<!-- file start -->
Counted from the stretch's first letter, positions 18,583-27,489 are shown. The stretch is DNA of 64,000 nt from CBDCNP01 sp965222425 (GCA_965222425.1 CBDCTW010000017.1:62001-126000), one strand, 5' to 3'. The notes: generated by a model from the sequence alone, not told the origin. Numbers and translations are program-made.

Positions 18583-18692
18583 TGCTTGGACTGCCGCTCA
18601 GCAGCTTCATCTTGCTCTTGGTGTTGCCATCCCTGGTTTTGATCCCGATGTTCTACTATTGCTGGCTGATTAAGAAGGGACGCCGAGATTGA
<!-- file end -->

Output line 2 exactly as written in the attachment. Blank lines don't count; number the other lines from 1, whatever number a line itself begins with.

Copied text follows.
Positions 18583-18692